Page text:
Alice the cow is saving up for a new trampoline. She wants to know how much money she has already, so she's emptied out her money box and asked us to help her count the money. It looks like there's a lot of money there, Alice! I think, before we count all of this money, we'd better do a bit of practice on counting smaller amounts.
Here are the different Australian coins that we'll need to count when we're helping Alice out with her money box:
Before we start counting coins, it's a good idea to sort them into groups of coins of the same value. So, we'll put all the 5 cent pieces together, all the 10 cent pieces together, and so on. Next, you should count how many of each type of coin you have, and calculate the value of each group. Finally, add the values of all the groups together. I also like to add the 1 and 2 dollar and 50 cent coins together first, and all the 5 cent, 10 cent and 20 cent coins together, before adding the whole lot together at the end. Let's try a few simpler examples to prepare us for the huge job ahead.
Let's see if we can figure out the amount that these coins add up to:
We have 2 two dollar coins, giving four dollars, 2 one dollar coins, giving two dollars, and 4 fifty cent pieces. The total in fifty cent pieces is \(4 \times 50 = 200\) cents. Don't forget that there are \(100\) cents in a dollar, so our fifty cent pieces add up to \(200 \div 100 = \$2\). Now let's find the total: \(\$4 + \$2 + \$2 = \$8\). We've added up our first coins!
Now we'll just add up some 5 cent, 10 cent and 20 cent pieces. We've grouped them into their types as shown in the picture below.
We have 3 twenty cent pieces, giving a total of 60 cents; 1 ten cent piece, for a total of 10 cents and 4 five cent pieces, giving a total of \(4 \times 5 = 20\) cents. All together, that's \(60 + 10 + 20 = 90\) cents.
Let's try one with a fifty cent piece as well. Again, the coins have been placed in groups as shown in the picture below:
There is 1 fifty cent piece (50 cents), 1 twenty cent piece (20 cents), 2 ten cent pieces (\(2 \times 10 = 20\) cents), and 1 five cent piece (5 cents). All together, we have \(50 + 20 + 20 + 5 = 95\) cents.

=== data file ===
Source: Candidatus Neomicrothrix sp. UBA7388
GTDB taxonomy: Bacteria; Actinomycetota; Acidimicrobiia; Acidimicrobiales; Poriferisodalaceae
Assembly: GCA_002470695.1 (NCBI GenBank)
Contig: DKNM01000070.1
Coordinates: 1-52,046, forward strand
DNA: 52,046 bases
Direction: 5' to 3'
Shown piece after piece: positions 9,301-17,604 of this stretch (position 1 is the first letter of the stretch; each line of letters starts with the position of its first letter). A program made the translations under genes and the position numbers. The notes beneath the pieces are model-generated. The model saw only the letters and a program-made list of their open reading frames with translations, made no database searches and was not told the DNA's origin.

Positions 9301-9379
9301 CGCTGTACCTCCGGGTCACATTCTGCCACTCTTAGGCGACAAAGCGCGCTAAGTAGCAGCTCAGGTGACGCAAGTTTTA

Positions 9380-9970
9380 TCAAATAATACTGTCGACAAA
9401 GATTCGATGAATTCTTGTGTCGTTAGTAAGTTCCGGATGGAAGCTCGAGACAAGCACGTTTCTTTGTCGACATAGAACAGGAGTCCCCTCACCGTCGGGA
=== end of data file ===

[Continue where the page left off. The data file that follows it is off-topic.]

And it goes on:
Now let's start mixing up the smaller and larger coins. In this example, there's one of each coin:
Adding the whole dollars up first gives \(\$2 + \$1 = \$3\). Now, adding the smaller coins gives \(50 + 20 + 10 + 5 = 85\) cents. So, all together, there's \(\$3 + \$0.85 = \$3.85\) in coins here.
Let's try one last example before we move on to Alice's money box. Again, we have a mix of larger and smaller coins. We group them into their types first:
We have two \($1\) coins (adding to \(\$2\)), two 20 cent coins (adding to \(2 \times 20 = 40\) cents), three 10 cent coins (adding to \(3 \times 10 = 30\) cents), and three 5 cent coins (adding to \(3 \times 5 = 15 \) cents). This gives a total of \(\$2\) plus \(40 + 30 + 15 = 85\) cents. So, all together, we have \($2.85\) in this example.
Time to Help Alice
Yes, Alice, I know you are getting impatient, but we are ready to help you now. This could take a while... you have a lot of coins there. I think the best approach is to use a table. Sort the coins into each type. Within the types, stack them up into groups of ten, then count away as you fill in the table. Here's my table:
Alice has ten \(\$2\) coins, for a total of \(\$20\). There are \(14\) one dollar coins for a total of \(\$14\). She has \(12\) fifty cent pieces. Two \(50\) cent pieces make a dollar, so there are \(\$6\) in fifty cent pieces. Now let's look at the \(20\) cent coins. Alice has \(35\) of those. There are \(5\) twenty cent coins in \(\$1\), so Alice has a total of \(\$7\) in \(20\) cent pieces. She also has \(42\) ten cent pieces. Ten ten cent pieces make one dollar, so this comes to \(\$4.20\). Finally, she has \(63\) five cent pieces. There are \(20\) five cent pieces in \(\$1\), so this gives us \(\$3.15\).
Now we've added up all of Alice's groups, it's time to work out how much she has all together. The total is \(\$20 + \$14 + \$12 + \$7 + \$4.20 + \$3.15 = \$ 60.35\).
That's not quite enough for a new trampoline, Alice, but it's a really good start!
It was fun helping Alice with her money box, wasn't it? It's a great idea to get used to counting coins. Maybe you could count the coins in your own money box. Why not have a look around your house and see if you can find some coins to count? A good place to look is under the cushions on the lounge. Make sure you ask someone first, though. They probably won't mind if you tell them you're practising your maths, and, you never know, they might even let you keep the coins afterwards.
This mini book covers the core of Math for Foundation, Grade 1 and Grade 2 mathematics including
- and much more
This material is provided free of cost for Parent looking for some tricks for their Prekinder, Kinder, Prep, Year 1 and Year 2 children
Grade 1/Year 1, Grade 2/Year 2, Prep, Foundation, Kinder and Pre-Kinder
These lessons are for kids aged 4-8 with the core objective to expose their brains to concepts of addition, subtraction, division, algebra and much more.
Author: Subject Coach
Added on: 6th Apr 2018
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